My neighbor died this morning.
I met her when I first moved in. She introduced herself and said she’d moved in a few months prior. Not long after I moved in, a man showed up at her place. She mentioned when we passed on the sidewalk that we’d be seeing him around.
Unless I’m at work, where it’s my job, I’m not an outgoing person. I keep to myself. A few other dog owners in my neighborhood have been friendly, and the distraction of puppies being cute makes it easier to stand around with strangers without being awkward. Generally, though, I go from the car to my door without interacting with people.
A couple of weeks ago, my neighbor came to our door asking for help. The guy she was living with was hurting her. That guy was standing behind her. Her arm was bleeding. We helped her into the house and closed the door on the guy when he tried to come inside.
The police came. Fire department and EMTs. The police interviewed Tim and me, and we told them what happened. Then they told us that there would be more people coming over soon, including domestic violence specialists and hospice workers.
My neighbor had been in hospice care for weeks. She was 54 years old.
The police arrested the guy. We had heard from her phone conversation with the police that he had weapons. Guns and knives. He had hurt her before. She’d kicked him out before. She’d gotten back together with him before. Then kicked him out.
The police helped our neighbor back to her apartment. We gave her our phone numbers. Checked on her the next day. Her friend came over. We learned more information about her illness, her entanglement with this guy.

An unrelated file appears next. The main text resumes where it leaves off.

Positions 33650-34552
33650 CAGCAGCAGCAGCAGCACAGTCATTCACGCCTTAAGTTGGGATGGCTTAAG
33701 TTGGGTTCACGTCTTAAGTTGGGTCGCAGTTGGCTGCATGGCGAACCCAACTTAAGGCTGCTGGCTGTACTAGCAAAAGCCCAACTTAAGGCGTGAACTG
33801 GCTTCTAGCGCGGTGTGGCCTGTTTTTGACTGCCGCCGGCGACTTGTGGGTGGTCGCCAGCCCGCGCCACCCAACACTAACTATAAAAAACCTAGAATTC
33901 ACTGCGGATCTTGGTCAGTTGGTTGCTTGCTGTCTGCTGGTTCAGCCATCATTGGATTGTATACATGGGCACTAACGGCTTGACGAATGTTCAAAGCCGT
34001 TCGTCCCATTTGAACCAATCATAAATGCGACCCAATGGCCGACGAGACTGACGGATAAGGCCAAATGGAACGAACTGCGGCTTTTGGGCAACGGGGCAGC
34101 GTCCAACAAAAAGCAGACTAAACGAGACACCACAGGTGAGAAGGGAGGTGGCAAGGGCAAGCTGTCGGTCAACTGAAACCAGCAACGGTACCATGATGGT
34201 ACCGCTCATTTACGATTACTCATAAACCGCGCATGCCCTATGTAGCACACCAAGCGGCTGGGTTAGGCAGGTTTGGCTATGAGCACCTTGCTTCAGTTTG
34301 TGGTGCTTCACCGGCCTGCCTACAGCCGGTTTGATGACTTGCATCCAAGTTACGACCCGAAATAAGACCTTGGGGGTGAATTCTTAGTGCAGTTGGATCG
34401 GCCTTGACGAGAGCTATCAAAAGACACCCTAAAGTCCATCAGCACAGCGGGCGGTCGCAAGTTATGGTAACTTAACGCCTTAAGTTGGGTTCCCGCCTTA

She died today. Early this morning. Her friends and family have been with her the last few weeks. She was not alone, finally. She wasn’t in fear of the guy who kicked and hit her and made her bleed. He was in jail, and she was surrounded by friends.
She had a few weeks of peace. She found enough strength to open her door, walk across the sidewalk, and ask for help. That she could bring herself to do that at that moment is a miracle, given how weak she was. She saved her own life, even knowing there wasn’t much of it left, with that one act. That tiny, enormous step she took on her own behalf.
He’s still in jail. We check on his custody status every day. We’ve been assured he won’t be coming back to live next door, but I am still watchful.
Today, Tim and I each received a summons to appear in criminal court concerning that guy.
The same day she died.
All we have is each other. I have Tim, he has me. We have our children. Nothing in this world matters except that they know I love them. All there was for my neighbor at the end was the love of her family and friends. She found a way to get that love back into her life before the end.
That love–that’s all there is. That is all there is.